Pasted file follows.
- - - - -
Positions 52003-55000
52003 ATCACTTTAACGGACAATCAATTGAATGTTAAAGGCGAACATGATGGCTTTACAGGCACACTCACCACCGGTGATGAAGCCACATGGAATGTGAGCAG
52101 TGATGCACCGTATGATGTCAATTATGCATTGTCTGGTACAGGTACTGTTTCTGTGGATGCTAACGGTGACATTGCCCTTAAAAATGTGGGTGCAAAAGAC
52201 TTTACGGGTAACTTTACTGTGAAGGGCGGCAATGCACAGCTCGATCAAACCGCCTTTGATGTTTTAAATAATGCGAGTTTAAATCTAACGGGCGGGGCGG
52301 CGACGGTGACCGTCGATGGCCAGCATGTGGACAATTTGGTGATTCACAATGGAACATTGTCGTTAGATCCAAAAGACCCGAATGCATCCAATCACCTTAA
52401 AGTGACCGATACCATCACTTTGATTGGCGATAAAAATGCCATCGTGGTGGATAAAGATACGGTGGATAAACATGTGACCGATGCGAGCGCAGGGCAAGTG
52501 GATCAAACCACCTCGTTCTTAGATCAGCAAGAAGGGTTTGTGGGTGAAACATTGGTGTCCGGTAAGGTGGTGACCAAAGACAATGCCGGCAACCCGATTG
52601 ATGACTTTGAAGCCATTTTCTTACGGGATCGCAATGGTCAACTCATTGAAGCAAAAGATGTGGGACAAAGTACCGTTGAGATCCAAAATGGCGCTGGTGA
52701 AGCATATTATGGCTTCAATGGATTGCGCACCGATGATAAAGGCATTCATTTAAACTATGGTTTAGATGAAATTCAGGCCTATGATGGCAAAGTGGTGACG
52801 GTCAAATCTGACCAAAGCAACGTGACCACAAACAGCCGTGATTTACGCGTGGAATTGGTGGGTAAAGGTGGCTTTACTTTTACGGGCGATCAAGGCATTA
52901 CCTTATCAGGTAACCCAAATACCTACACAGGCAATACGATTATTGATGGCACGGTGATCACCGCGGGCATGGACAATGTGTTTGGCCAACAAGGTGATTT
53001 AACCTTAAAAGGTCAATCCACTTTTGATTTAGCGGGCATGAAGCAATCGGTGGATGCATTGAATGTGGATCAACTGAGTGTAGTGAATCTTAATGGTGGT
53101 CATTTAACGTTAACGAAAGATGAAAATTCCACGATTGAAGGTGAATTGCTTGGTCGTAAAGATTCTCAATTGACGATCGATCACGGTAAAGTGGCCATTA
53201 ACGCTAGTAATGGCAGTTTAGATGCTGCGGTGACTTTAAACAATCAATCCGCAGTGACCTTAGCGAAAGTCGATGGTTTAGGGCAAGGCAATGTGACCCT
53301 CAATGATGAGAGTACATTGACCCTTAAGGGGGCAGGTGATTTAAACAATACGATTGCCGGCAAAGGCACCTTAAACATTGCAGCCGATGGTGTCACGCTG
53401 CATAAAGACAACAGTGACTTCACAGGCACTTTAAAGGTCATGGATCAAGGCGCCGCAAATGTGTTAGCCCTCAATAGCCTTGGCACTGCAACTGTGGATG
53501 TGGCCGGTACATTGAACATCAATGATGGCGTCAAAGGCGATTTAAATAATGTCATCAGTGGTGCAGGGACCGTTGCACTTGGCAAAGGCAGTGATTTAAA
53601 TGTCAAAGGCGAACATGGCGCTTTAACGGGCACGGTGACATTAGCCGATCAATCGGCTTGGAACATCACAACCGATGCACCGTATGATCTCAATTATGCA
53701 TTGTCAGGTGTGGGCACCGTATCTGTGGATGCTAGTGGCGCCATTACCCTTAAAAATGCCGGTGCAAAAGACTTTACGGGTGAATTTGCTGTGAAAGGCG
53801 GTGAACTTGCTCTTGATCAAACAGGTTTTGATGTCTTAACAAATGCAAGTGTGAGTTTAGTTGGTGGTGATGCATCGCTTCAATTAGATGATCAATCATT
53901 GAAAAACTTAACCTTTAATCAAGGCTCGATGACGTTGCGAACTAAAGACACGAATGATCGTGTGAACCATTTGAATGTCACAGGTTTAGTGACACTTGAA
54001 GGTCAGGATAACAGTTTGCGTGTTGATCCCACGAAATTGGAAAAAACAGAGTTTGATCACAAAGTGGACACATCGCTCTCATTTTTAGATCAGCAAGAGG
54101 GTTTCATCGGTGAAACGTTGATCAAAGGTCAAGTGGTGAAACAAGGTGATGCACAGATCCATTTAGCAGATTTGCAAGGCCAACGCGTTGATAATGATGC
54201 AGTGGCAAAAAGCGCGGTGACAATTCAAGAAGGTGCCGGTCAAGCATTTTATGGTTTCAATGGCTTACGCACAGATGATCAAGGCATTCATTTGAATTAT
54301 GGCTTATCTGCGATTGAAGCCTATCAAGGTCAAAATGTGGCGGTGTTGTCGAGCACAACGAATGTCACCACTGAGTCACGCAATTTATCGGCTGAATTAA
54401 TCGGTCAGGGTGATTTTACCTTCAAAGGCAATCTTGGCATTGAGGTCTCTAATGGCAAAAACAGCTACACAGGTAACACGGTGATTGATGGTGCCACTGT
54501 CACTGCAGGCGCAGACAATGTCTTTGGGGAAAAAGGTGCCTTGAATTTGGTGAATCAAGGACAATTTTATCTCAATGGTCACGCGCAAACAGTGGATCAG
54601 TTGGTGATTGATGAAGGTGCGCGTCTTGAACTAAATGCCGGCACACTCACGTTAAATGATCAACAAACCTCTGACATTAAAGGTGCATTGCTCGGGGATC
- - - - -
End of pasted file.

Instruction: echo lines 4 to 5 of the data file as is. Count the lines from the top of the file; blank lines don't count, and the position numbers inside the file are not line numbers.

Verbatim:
52201 TTTACGGGTAACTTTACTGTGAAGGGCGGCAATGCACAGCTCGATCAAACCGCCTTTGATGTTTTAAATAATGCGAGTTTAAATCTAACGGGCGGGGCGG
52301 CGACGGTGACCGTCGATGGCCAGCATGTGGACAATTTGGTGATTCACAATGGAACATTGTCGTTAGATCCAAAAGACCCGAATGCATCCAATCACCTTAA